“Poetry is one of the ways in which I have learned to do something with myself,” Danez Smith told me over the phone. While confronting points of entry and strained gestures at inclusion, Smith masters the contradiction of making a book that is for everyone by quite simply centering and preserving blackness. They would tell us—in the front pages of their latest collection and as the pinned tweet on their Twitter profile—that the actual title of their latest collection, Homie (2020), is my nig. This maneuver makes it clear that Smith’s poetry speaks to all of us, while also speaking just to some of us. Through the eyes of Danez Smith, readers have been fortunate to consistently reunite with our rotating speaker—a queer black voice, a person living with HIV who carries their black body as a fortress and as an illuminating compass. One that believes in truth and sex, blood and shadows, joy and—more specifically—black joy. As the book’s titular poem reads:
there is already so much
trying to end us so let
it not include our hands
today, let us not be dead
As a St. Paul resident, Smith’s mainstream emergence was concurrent with the brief sweet spot in 2015 at the end of Obama’s two terms and the beginning of the Trump disaster; between what some have called a reckoning. While not intended to be a series, Homie delivers a culminating shift, at the tail end of their last two award winning collections, [insert] boy (2014) and Don’t Call Us Dead (2017). As Smith describes, these books “talk to each other” by holding tightly to the parts of ourselves that cannot be taken away from us—culture, desire, and friendship. In a hometown profile for the Minnesota City Pages, Smith surmises that each book is, “thinking through mortality in some way and thinking through intimacy.” This space is precisely where I found myself when I first engaged with Smith’s poetry; after avoiding the news and turning to poetry, the Rustbelt 2014 video for “dear white America” emerged, nursing my grief with nothing other than Spirit:
i can’t stand your ground.
i am sick of calling your recklessness the law.
each night, I count my brothers.
& in the morning
when some do not survive to be counted
i count the holes they leave
When we spoke, Smith was patient with my sore throat and East Coast timing. All their answers were gracious and contemplative; all their laughter was welcoming, leaving me bashful and hoping to match the rigor of their insights. You get the sense that they may never stop moving, that they will always live, or rather be living.
Smith’s first book, [insert] boy, was published very soon after the emergence of the “dear white America” video, followed by Don’t Call Us Dead, which have collectively earned Smith numerous honors and awards, namely the Lambda Literary Award for Gay Poetry and a fellowship from the National Endowment for the Arts. Homie arrives with glowing reviews and ample anticipation to an audience primed for fresh air. This collection explores an abundance of friendship and the complex beauty of facing life in its brokenness and rare, significant capacity for love.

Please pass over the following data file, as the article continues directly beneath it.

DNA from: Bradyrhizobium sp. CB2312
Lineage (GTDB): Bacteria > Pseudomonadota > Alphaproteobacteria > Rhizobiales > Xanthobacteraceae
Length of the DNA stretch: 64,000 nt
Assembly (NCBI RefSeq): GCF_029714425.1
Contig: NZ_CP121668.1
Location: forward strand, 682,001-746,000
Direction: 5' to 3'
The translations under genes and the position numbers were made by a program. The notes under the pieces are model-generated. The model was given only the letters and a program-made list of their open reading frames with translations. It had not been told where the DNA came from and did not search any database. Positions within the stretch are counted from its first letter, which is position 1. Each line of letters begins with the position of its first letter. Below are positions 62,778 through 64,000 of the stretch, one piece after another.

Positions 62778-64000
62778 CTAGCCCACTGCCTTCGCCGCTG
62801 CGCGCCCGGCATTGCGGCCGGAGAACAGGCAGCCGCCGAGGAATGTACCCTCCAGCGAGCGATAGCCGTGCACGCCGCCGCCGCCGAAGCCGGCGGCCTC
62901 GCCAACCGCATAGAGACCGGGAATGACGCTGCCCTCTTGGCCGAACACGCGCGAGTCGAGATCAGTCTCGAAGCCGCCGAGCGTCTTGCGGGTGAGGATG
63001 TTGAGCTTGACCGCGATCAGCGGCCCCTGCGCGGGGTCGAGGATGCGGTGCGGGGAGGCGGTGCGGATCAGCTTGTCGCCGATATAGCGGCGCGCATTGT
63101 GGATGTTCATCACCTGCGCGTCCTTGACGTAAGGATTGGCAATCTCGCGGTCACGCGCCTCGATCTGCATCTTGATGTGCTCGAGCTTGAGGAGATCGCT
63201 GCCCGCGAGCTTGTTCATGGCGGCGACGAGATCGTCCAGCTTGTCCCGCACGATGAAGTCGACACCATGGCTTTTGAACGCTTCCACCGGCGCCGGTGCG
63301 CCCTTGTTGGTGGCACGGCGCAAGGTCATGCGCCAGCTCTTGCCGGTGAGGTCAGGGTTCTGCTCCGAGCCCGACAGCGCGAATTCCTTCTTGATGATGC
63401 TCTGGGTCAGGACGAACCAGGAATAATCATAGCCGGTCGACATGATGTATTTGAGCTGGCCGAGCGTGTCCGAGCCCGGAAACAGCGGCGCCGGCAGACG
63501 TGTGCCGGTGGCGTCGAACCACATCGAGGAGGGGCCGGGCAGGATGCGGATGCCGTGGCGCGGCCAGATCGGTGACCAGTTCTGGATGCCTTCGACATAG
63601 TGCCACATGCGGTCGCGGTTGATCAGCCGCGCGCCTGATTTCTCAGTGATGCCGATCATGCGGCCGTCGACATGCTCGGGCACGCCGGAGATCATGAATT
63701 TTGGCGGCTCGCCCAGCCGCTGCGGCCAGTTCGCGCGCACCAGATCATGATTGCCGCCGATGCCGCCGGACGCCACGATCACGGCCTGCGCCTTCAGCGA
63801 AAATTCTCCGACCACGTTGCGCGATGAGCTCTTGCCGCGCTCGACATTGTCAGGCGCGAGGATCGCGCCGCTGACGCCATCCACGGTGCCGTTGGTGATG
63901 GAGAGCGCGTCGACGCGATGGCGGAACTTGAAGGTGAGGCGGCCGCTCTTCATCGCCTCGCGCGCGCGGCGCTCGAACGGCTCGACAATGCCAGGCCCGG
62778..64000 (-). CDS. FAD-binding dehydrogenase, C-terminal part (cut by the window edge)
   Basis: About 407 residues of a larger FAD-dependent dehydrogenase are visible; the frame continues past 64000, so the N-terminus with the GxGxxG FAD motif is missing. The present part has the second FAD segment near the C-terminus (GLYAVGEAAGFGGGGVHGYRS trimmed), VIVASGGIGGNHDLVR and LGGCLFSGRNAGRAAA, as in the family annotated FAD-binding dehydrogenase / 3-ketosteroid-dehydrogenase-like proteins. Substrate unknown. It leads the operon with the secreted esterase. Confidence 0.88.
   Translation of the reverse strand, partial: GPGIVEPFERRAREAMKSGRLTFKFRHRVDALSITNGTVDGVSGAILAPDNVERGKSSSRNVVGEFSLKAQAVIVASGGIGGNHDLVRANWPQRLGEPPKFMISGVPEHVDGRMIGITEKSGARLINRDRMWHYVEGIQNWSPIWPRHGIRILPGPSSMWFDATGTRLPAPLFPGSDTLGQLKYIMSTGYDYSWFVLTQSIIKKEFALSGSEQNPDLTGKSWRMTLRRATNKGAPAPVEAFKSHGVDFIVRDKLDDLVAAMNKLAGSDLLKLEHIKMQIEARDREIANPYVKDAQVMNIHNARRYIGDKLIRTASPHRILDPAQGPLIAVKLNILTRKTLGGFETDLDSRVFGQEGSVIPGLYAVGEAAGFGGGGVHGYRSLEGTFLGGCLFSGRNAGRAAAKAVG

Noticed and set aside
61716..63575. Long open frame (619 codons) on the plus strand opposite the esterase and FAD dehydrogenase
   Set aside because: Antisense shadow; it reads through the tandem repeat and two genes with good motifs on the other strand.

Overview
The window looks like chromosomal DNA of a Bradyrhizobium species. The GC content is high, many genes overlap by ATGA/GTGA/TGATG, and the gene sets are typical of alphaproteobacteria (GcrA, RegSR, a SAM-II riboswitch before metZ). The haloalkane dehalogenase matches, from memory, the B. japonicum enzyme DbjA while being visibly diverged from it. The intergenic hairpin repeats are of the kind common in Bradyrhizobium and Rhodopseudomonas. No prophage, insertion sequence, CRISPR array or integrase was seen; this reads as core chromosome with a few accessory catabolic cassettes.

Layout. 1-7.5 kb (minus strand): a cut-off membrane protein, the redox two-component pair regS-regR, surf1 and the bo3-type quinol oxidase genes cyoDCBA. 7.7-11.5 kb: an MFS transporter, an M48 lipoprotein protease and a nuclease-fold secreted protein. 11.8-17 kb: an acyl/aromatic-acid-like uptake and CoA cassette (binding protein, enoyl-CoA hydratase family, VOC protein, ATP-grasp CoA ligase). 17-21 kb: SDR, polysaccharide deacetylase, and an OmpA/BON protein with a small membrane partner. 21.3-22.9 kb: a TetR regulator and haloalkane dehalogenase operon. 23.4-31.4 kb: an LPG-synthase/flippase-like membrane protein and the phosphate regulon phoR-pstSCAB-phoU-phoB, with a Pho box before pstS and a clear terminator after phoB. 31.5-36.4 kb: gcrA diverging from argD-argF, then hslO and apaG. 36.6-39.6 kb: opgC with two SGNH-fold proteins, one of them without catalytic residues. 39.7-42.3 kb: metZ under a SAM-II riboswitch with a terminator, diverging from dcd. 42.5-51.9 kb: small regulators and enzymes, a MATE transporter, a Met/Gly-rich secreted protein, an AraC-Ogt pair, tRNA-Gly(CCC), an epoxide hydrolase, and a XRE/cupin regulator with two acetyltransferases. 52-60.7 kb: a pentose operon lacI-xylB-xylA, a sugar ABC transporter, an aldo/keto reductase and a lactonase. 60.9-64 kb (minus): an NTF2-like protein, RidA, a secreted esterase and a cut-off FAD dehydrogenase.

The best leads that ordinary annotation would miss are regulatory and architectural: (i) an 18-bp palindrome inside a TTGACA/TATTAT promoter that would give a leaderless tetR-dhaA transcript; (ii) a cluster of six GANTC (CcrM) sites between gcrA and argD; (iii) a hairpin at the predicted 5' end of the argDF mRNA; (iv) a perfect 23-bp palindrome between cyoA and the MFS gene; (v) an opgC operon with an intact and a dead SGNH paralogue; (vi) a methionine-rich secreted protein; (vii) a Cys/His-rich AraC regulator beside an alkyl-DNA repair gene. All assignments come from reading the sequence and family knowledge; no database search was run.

Don’t Call us Dead, which Smith described as “really hard” to write, carried the weight and shock of their HIV diagnoses. It is in those pages where Smith is grappling with their own life, while also bearing witness to the abandoned spirits of they’ve lost. In “it won’t be the bullet,” they write:
i’m not the kind of black man who dies on the news.
i’m the kind who grows thinner & thinner & thinner
until light outweighs us, & we become it, family
gathered around my barely body telling me to go
Some of the terror and questioning of mortality are answered in Homie, in body and ongoing-ness. In the face of grief, Smith is grateful for their access to medication and money, reflecting that “I might not die. I may be able to survive.” They told me, “Homie is very much about the strengths of living with HIV,” as it is also about, “locating the love in the violence.” Readers may find this to be a radical sentiment, one nurtured in the poem, jumped! where Smith explores violence, particularly found in boyhood, played out between children growing into adults. Here we join the speaker in looking directly into the precarity of youthful intimacy:
but what could be safer
than a circle of boys
too afraid to kill you
to kill you?
The question of what’s next for Smith brought us to a different medium entirely. “Theater,” says Smith, “is my first love.” They count August Wilson and Tarell Alvin McCraney—both poets and playwrights—as inspiration. Though unsurprisingly they will always write poems. Smith finds themself more interested in the craft of poetry, an exploration which has them focused on “what a poem can do,” in particular, poems that are “thinking about themselves, less about what they are about and more about what they are doing.” As the story continues to unfold in a system that will persistently fail us, readers know that we won’t need to wait too long for the balm of Smith’s power, especially when the living isn’t easy.